Defendants contend that they lack the continuous and systematic
contacts with Illinois that would confer general jurisdiction.
Moreover, Defendants maintain that this Court does not have
specific jurisdiction over Defendants. Should this Court assert
personal jurisdiction, Defendants move to dismiss for improper
venue, or alternatively, transfer this action to the Northern
District of California for forum non conveniens. The Court will
address each ground for dismissal in turn. I. Motion To Dismiss For Lack of Personal Jurisdiction
Defendants contend that Images' Complaint must be dismissed
pursuant to Fed.R.Civ.P. 12(b)(2) for lack of personal
jurisdiction. To survive a motion to dismiss for lack of personal
jurisdiction, Plaintiff has the burden of making a prima facie
case for personal jurisdiction. RAR, Inc. v. Turner Diesel,
Ltd., 107 F.3d 1272, 1276 (7th Cir. 1997) (internal
citations omitted). When reviewing a motion to dismiss, all
jurisdictional allegations are taken to be true. Euromarket
Designs, Inc. v. Crate & Barrel Ltd., 96 F. Supp. 2d 824, 833
(N.D. Ill. May 21, 2001) (citing Turnock v. Cope,
816 F.2d 332, 333 (7th Cir. 1987)). If there are any conflicts between
the parties' affidavits, they will be resolved in favor of the
General jurisdiction is appropriate when the defendant has
engaged in continuous and systematic activities in the forum
state. RAR, 107 F.3d at 1277. Neither party alleges that
Defendants' activities in Illinois are continuous and systematic.
Images concedes that if personal jurisdiction exists in this
case, it must be specific.
Specific jurisdiction is proper when the cause of action arises
out of or is related to the defendant's contacts with the forum.
RAR, 107 F.3d at 1277. In order to make a prima facie case for
specific jurisdiction, a plaintiff must show that: (1) the
defendant is amenable to service of process; and (2) bringing the
defendant into court is consistent with due process. LFG, L.L.C.
v. Zapata Corp., 78 F. Supp.2d 731, 734. The Court will discuss
each of the two factors necessary for specific jurisdiction in
turn. 1. Amenability to Service
Fed.R.Civ.P. 4(k) provides:
service is sufficient to establish personal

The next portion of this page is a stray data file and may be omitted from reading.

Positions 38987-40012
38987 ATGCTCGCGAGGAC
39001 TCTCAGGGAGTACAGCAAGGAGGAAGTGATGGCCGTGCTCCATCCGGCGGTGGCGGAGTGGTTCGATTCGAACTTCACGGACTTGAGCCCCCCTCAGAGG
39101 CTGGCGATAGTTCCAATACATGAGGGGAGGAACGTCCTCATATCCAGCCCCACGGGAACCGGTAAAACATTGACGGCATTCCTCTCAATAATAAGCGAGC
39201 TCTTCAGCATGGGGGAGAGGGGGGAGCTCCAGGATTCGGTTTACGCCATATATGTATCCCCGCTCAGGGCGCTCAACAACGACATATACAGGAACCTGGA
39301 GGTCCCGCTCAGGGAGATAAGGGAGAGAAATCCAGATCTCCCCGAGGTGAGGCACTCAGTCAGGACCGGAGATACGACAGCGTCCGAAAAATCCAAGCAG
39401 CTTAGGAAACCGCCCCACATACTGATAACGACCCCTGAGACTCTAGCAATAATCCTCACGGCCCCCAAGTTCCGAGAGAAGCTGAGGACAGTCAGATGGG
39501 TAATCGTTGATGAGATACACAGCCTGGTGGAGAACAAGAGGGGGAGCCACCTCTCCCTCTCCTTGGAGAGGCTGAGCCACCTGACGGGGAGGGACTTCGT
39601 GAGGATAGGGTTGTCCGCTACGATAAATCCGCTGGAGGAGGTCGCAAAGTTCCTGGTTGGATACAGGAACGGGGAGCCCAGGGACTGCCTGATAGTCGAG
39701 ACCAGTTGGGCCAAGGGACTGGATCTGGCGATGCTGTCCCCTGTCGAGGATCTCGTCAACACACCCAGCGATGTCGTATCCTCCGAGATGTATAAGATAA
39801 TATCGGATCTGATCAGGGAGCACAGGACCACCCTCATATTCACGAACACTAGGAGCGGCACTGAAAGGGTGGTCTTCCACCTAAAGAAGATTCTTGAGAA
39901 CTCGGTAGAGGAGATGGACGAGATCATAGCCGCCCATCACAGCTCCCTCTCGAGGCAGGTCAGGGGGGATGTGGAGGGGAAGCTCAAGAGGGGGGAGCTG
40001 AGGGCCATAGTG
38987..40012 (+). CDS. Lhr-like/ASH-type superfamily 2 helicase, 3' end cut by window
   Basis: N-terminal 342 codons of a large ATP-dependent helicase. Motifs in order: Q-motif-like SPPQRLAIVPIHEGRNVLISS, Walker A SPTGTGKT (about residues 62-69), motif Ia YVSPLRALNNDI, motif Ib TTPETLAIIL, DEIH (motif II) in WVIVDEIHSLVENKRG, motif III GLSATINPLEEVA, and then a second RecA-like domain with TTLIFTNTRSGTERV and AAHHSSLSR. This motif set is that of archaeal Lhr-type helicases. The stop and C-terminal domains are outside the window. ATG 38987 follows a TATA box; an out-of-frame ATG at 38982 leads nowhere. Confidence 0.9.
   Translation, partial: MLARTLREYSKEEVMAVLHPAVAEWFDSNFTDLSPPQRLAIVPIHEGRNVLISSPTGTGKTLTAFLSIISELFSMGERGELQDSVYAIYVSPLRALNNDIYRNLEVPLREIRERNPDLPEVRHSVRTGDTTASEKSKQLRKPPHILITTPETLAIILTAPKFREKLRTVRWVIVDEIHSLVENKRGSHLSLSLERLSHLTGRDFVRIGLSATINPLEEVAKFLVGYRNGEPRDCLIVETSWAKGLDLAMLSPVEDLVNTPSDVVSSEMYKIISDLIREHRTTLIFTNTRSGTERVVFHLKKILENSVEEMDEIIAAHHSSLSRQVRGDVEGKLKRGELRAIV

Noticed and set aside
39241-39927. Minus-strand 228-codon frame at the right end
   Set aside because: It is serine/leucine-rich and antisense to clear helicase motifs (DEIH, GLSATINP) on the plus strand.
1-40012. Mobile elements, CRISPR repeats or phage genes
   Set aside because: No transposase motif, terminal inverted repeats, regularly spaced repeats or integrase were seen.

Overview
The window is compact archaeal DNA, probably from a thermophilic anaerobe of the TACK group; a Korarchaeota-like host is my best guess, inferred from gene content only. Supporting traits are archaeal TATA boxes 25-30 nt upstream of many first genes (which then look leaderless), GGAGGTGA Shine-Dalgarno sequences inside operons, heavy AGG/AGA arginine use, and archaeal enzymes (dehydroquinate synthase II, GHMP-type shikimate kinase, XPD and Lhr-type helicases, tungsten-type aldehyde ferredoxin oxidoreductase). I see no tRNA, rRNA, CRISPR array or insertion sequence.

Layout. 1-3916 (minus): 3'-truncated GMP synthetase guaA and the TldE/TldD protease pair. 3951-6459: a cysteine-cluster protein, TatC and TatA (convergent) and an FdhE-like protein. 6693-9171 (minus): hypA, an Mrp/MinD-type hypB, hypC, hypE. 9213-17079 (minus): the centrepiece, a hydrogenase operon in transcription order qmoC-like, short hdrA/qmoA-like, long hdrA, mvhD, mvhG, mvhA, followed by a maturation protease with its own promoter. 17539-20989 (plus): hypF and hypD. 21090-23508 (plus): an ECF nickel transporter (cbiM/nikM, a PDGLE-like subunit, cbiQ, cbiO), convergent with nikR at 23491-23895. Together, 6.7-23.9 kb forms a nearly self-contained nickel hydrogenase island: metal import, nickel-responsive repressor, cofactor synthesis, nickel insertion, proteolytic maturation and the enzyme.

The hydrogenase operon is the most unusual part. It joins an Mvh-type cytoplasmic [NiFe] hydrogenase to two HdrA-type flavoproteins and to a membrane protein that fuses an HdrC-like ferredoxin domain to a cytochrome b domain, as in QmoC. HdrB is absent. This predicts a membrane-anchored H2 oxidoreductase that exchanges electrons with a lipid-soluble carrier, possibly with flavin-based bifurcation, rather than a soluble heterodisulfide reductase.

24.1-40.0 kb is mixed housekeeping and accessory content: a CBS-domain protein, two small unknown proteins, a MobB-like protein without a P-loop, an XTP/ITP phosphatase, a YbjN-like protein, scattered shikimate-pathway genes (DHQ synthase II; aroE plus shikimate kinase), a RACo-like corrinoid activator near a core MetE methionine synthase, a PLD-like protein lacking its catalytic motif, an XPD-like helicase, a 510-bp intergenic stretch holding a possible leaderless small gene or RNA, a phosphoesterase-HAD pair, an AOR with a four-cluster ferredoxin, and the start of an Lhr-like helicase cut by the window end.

jurisdiction over the defendant either, first, when
such service is provided for by a United States
statute, or second, when the defendant could be
subjected to the jurisdiction of a court in the forum
state through that state's long arm statute
See Euromarket Designs, Inc. v. Crate & Barrel Ltd.,
96 F.Supp.2d 824, 834 (N.D. Ill. 2000). "The Illinois long-arm
statute provides that a defendant is subject to the jurisdiction
of its courts as to any of several specified causes of action."
Id.; see also 735 ILCS 5/2-209 (a). The statute also
allows Illinois courts to exercise personal jurisdiction to the
fullest constitutional limit. 735 ILCS 5/2-209(c). Therefore, the
requirements of the Illinois long-arm statute may be satisfied by
inquiring as to whether subjecting the Defendants to the personal
jurisdiction of Illinois comports with federal due process
In order for Illinois to assert personal jurisdiction over a
foreign defendant, the defendant must have sufficient contacts
with Illinois that would provide a fair warning that those
contacts may subject the defendant to jurisdiction in Illinois.
Burger King v. Rudzewicz, 471 U.S. 462, 472-73 (1985). The
types of contacts that constitute fair warning are those that are
purposefully directed to the forum state to establish minimum
contacts with that state. Id. at 473. Moreover, "[i]f a
defendant has purposefully established minimum contacts with the
forum State, the nature of the contacts are considered to
determine whether assertion of jurisdiction would comport with
fair play and substantial justice." ...